Jo Goodman

Read more about Jo Goodman.

Interview By: Tamazon

Date: October 14, 2011

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Kissing Comfort - Berkley Sensation - Historical Romance - September 2011

A Place Called Home - Zebra - Contemporary Romance - December 2011

KISSING COMFORT: Bode DeLong knows that his playboy brother Bram isn't really in love with Miss Comfort Kennedy, even though it's clear that she's enamored with him. With Bram's motives for the engagement suspect, Bode figures the safest place for Comfort to be is in his arms. Now, Bode just needs to convince Comfort that the childhood fancy she has for his brother is no match for the incredible desire that sparks between them every time they touch.

A PLACE CALLED HOME: When Thea Wyndham and Mitchell Baker learn they've been named joint guardians for their late friends' three children, they're little more than acquaintances. Barely polite acquaintances, at that. Something about Mitch's forthright intensity has always left ad exec Thea feeling off-balance, while Mitch makes no secret of his disdain when Thea offers him financial assistance if he'll take sole guardianship.

Thea is far from heartless. She's just plain terrified of her new parenting responsibilities. Both she and Mitch are romantically involved with other people. Yet the more time they spend together, the less certain she is of her loyalties. There are complications and missteps, tears and laughter--lots of it. And somehow, through it all, the dawning realization that the last place she thought she'd find herself could be just where she belongs. . .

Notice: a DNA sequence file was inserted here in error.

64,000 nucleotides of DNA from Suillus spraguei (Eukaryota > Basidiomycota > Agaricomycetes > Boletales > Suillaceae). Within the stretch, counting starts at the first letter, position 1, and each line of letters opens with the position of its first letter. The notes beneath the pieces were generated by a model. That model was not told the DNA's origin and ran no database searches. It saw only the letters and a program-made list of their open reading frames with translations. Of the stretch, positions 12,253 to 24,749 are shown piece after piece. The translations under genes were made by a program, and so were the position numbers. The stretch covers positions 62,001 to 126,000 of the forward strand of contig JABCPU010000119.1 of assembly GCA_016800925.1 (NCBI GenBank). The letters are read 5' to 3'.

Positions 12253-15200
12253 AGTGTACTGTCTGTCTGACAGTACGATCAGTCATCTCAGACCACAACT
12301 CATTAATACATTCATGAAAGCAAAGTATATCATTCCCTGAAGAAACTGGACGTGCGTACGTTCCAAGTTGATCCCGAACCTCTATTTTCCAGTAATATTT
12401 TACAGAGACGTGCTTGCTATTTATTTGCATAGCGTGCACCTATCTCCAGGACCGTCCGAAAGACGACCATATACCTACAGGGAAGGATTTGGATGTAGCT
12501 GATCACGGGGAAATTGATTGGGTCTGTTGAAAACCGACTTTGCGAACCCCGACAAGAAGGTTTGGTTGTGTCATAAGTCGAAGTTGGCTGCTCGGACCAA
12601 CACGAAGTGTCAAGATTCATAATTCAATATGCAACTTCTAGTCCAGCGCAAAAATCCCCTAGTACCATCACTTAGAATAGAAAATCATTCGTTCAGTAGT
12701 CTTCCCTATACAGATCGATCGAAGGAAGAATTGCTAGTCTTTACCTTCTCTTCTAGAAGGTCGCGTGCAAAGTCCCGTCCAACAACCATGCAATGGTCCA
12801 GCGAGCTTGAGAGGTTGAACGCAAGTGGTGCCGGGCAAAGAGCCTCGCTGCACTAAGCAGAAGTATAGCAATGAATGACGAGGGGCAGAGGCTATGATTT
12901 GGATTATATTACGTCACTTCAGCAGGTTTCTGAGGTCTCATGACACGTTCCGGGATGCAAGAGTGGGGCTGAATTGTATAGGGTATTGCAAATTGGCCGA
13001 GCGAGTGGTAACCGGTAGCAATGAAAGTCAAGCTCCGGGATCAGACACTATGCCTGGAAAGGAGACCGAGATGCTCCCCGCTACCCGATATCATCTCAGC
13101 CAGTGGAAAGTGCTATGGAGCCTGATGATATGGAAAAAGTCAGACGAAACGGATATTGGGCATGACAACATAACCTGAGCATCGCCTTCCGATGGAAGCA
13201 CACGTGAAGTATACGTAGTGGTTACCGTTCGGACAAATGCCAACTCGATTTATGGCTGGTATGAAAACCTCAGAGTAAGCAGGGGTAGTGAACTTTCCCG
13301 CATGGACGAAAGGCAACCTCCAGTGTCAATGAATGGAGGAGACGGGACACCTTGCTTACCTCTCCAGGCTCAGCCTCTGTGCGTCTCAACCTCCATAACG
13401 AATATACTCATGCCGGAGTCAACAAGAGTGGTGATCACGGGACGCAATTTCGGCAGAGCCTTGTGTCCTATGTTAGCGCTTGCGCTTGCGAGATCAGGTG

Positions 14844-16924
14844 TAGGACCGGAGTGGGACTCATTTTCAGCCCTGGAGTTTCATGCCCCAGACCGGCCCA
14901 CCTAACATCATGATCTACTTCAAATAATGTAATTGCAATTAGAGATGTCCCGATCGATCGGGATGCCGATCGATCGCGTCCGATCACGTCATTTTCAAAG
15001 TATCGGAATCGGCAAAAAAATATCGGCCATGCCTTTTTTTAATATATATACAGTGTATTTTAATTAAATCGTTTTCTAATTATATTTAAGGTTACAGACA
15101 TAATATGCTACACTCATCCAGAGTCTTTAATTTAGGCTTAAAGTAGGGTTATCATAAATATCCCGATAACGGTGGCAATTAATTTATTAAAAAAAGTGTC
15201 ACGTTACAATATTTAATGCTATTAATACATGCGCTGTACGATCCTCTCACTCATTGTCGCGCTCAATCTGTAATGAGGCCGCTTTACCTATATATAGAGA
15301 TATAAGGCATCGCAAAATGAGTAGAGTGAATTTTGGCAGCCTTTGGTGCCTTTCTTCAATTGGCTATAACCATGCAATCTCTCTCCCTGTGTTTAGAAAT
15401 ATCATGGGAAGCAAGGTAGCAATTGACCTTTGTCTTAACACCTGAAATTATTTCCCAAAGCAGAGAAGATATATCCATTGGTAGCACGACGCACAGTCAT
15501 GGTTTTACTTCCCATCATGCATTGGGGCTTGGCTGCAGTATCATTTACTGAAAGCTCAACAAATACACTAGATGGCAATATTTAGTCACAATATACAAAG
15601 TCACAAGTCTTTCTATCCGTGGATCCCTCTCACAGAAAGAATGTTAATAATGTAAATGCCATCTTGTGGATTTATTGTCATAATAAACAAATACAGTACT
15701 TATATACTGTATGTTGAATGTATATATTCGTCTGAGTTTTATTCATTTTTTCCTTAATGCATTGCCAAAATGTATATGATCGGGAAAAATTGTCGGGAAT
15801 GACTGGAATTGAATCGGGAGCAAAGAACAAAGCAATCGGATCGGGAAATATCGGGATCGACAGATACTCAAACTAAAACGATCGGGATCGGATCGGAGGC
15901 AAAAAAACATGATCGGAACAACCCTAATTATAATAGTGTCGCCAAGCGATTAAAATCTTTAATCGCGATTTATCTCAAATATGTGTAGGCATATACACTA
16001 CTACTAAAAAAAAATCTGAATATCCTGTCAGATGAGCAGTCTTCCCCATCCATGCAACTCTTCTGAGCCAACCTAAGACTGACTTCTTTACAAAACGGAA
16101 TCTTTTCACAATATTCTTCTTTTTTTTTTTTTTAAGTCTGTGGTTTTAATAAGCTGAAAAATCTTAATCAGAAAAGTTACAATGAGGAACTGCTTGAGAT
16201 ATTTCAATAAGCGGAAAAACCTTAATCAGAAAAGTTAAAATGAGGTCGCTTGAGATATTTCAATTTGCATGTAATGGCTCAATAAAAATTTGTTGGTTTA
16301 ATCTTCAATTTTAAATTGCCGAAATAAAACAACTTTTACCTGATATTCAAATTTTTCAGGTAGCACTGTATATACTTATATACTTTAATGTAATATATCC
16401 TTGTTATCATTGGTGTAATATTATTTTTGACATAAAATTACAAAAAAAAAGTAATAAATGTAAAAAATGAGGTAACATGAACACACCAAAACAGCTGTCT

What main genre do you write in?


Please tell us your latest news!

Kissing Comfort my first book for Berkley. After years of writing historicals under the Zebra imprint, I made a change. The irony is that I'm working with my first editor again, the one who bought my first book and shepherded me through eight more.

Who is your favorite author and what is it that really strikes you about their work?

I answer this in different ways at different times, but I generally go back to Ayn Rand. I like the crisp style of her prose, the sharpness of her ideas, and the toughness of her heroic characters. She really is a romantic writer in the broad sense of the term.

Do you have any advice for other writers?

I only pass on the tip that was given to me: Don't talk about the story until you've written it. It works for me because the impetus to tell the story has to be from my head to my fingertips. If I talk about it, it's as if the balloon has sprung a leak.

Do you have a favorite object that is pertinent to your writing?

I keep some thinking putty on my desk. Sometimes when I need a break, I grab it and work it in my hands while I'm staring at the screen. It's bright red, and it makes me smile. The ideas follow...or not...but I'm smiling.

Please describe your writing environment.